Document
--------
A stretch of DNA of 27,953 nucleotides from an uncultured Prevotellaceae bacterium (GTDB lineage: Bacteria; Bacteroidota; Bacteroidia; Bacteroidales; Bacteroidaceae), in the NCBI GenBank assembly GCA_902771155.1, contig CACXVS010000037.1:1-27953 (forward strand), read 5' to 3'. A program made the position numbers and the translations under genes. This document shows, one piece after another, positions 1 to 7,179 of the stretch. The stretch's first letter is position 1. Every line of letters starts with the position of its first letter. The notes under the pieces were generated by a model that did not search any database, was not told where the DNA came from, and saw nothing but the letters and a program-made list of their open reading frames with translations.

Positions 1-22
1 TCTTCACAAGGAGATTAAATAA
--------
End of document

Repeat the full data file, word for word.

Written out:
A stretch of DNA of 27,953 nucleotides from an uncultured Prevotellaceae bacterium (GTDB lineage: Bacteria; Bacteroidota; Bacteroidia; Bacteroidales; Bacteroidaceae), in the NCBI GenBank assembly GCA_902771155.1, contig CACXVS010000037.1:1-27953 (forward strand), read 5' to 3'. A program made the position numbers and the translations under genes. This document shows, one piece after another, positions 1 to 7,179 of the stretch. The stretch's first letter is position 1. Every line of letters starts with the position of its first letter. The notes under the pieces were generated by a model that did not search any database, was not told where the DNA came from, and saw nothing but the letters and a program-made list of their open reading frames with translations.

Positions 1-22
1 TCTTCACAAGGAGATTAAATAA